My Sweet Baby Girl With Down Syndrome Fought For Life And Won

Amber Rojas was excited to welcome a new baby to her family, but she realised almost immediately that her newborn had Down syndrome and would need special care.


Although we’d had nine months to plan for unmediated vaginal birth after caesarean section (VBAC) all-natural water birth of my fifth and final baby at a birth center, I wasn’t prepared for what was about to happen. Nobody was.

We had the best prenatal care, and several sonos confirmed we were ready for delivery day, so imagine my surprise when, as soon as she was born, we had to take my newest daughter, Amadeus, to a Dallas hospital because of her low resting heart rate and a possible diagnosis of Down syndrome (DS).

I felt in my heart she did have Down syndrome because I could see it in her eyes and the midwives at the birth center could see it as well, but I was worried about her heart.

I looked at my daughter standing beside me, and you could see the fear in her eyes

All my kids were so confused. My husband and I didn’t even know how to explain, nor did we even speak the whole car ride over. My kids kept asking why we weren’t going home as we did after the previous birth. We were speechless.

Arriving at the hospital, we were taken care of quickly. The nurse that took our information at check-in was harsh and rude and couldn’t believe we delivered her at a birth center and after she checked her body temperature she quickly whisked her away without warning, leaving me (in a wheelchair because I had just given birth a few hours earlier), my husband, and my oldest daughter.

Moments later she came back and instructed us to quickly follow her. We entered a room full of nurses and our sweet new little baby, clothes cut off and hooked up to every machine you could imagine. I looked at my daughter standing beside me, and you could see the fear in her eyes. No one was talking.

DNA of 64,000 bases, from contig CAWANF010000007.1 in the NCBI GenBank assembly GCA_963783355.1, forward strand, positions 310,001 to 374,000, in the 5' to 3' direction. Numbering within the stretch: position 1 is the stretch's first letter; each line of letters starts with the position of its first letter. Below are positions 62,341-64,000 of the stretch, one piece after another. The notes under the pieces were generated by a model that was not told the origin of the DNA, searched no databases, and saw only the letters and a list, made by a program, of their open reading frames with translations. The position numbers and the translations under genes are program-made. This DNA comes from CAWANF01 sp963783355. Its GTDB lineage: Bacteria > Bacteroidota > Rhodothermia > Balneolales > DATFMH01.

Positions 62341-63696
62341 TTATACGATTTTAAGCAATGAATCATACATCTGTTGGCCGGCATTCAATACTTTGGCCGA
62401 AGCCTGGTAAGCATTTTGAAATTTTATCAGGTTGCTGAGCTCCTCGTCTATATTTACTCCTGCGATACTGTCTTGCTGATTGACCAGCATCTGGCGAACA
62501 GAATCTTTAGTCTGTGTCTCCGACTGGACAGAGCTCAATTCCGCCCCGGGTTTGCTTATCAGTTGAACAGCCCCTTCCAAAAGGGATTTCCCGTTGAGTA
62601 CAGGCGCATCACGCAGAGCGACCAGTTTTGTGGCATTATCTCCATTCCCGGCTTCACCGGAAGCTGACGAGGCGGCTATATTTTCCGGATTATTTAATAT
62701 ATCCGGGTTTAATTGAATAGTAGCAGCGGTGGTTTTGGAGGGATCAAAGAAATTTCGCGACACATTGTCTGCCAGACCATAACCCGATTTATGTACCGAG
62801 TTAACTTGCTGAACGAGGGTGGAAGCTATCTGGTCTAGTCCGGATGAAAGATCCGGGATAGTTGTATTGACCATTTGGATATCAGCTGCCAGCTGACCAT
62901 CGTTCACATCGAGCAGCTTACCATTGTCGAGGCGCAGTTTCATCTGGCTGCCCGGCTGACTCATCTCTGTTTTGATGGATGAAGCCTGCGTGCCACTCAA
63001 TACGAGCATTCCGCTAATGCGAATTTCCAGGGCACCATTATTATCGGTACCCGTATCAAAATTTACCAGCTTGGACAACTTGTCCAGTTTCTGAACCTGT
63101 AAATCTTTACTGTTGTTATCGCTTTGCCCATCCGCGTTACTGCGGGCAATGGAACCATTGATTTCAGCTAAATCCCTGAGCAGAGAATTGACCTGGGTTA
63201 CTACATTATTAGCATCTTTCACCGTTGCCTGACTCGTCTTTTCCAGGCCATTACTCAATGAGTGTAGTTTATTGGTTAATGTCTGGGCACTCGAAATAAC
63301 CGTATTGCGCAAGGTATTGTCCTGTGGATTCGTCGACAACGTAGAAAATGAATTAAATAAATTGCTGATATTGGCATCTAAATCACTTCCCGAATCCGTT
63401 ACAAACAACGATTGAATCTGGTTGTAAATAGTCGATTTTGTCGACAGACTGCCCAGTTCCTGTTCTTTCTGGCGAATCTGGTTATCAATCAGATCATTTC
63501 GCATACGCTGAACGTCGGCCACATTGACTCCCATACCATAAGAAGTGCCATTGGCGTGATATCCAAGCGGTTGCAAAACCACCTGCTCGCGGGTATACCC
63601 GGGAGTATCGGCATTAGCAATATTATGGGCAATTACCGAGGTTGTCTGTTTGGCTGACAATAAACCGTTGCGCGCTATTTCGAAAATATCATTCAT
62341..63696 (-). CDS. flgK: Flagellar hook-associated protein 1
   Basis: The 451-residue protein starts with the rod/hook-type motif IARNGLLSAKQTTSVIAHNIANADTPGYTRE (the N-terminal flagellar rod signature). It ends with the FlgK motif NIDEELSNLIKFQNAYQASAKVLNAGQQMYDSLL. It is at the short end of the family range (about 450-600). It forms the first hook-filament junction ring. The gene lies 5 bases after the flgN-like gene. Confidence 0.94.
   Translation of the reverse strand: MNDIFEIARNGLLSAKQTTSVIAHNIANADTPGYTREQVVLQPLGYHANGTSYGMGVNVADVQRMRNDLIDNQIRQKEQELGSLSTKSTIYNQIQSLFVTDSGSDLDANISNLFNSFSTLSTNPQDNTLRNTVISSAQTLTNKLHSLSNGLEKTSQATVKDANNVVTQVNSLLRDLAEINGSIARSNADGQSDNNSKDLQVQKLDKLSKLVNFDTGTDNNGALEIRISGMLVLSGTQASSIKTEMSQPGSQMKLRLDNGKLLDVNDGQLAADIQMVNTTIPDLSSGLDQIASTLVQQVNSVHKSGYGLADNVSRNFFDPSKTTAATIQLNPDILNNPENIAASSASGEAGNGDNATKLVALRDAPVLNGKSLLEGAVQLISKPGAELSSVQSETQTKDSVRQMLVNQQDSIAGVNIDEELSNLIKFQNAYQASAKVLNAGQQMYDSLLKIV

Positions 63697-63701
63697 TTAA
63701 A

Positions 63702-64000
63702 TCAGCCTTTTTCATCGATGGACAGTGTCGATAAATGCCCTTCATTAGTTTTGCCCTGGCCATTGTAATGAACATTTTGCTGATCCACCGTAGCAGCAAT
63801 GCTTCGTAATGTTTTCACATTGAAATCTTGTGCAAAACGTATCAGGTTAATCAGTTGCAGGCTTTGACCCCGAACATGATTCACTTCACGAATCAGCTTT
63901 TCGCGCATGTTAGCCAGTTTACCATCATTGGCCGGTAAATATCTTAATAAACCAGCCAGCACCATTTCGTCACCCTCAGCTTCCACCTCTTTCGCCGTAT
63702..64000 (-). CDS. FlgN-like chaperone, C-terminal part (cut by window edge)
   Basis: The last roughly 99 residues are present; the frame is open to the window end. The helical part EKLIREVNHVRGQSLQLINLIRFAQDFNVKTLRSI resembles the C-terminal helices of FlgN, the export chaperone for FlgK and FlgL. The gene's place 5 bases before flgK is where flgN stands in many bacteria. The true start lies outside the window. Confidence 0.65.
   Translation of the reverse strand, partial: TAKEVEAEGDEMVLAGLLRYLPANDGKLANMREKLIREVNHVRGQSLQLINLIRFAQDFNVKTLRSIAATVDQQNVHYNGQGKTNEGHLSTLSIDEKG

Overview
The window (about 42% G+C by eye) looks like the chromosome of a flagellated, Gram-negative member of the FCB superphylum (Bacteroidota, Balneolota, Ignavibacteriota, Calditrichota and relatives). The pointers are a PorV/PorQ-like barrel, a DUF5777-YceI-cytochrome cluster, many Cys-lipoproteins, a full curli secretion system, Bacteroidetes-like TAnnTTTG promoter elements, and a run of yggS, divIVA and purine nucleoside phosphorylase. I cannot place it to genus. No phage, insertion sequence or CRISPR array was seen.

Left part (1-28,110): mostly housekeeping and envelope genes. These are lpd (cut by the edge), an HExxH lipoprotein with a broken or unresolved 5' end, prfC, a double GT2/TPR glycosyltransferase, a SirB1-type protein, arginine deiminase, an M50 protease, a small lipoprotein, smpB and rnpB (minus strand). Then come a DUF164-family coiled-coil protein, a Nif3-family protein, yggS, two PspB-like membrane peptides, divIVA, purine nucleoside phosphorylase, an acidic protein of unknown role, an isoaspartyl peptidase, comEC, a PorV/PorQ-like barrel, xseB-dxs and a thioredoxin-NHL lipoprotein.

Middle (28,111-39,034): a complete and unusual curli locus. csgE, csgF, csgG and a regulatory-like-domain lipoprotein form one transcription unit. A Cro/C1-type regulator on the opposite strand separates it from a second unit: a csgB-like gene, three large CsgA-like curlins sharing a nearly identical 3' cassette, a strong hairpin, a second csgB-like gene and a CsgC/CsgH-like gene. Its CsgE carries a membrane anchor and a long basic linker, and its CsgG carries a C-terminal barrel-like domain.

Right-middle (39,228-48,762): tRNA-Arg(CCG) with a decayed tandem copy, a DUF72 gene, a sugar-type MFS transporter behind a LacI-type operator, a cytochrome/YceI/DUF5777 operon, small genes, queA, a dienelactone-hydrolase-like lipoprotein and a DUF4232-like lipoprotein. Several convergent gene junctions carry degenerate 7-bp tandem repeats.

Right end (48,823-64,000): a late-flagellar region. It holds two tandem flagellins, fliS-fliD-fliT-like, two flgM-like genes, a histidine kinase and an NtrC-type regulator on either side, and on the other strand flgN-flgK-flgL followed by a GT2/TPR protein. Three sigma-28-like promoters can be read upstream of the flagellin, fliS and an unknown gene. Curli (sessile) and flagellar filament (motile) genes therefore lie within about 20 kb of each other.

I finally yelled out a “HELLO?” A nurse finally came over to explain what was happening. My daughter was struggling to maintain good body temperature and the staff were concerned for her heart.

The first few things I remember reading were that their lifespans were short. I was devastated!

They wanted to keep her in, but only one of us could stay. So my husband and my daughter left. I wasn’t about to leave my new baby at the hospital alone. That night I googled and read up as much as my brain could hold about Down syndrome.

We didn’t mention the possible diagnosis to anyone because we wanted to make sure it was confirmed before we talked about it. The first few things I remember reading were that their lifespans were short. I was devastated!

Here I was, I’d just had a baby, and no one could give me any answers, and I was alone without my family. This was not what I had planned. This was not how I planned to spend my maternity leave.

The doctors confirmed that she had a heart defect that would require open heart surgery

I wanted to be there to see if my older kids (Xavier 11, Kaydence and Zayden 9 and Ezra 2) were ok. I was better at answering questions than my husband – I felt so helpless!

Three days later the doctors confirmed that she had a heart defect that would require open heart surgery later in life.